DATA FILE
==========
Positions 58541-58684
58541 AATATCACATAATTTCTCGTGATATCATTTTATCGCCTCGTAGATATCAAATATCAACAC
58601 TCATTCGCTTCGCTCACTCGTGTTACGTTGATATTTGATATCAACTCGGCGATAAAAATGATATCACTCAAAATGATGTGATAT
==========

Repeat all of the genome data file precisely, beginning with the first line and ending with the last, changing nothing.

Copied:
Positions 58541-58684
58541 AATATCACATAATTTCTCGTGATATCATTTTATCGCCTCGTAGATATCAAATATCAACAC
58601 TCATTCGCTTCGCTCACTCGTGTTACGTTGATATTTGATATCAACTCGGCGATAAAAATGATATCACTCAAAATGATGTGATAT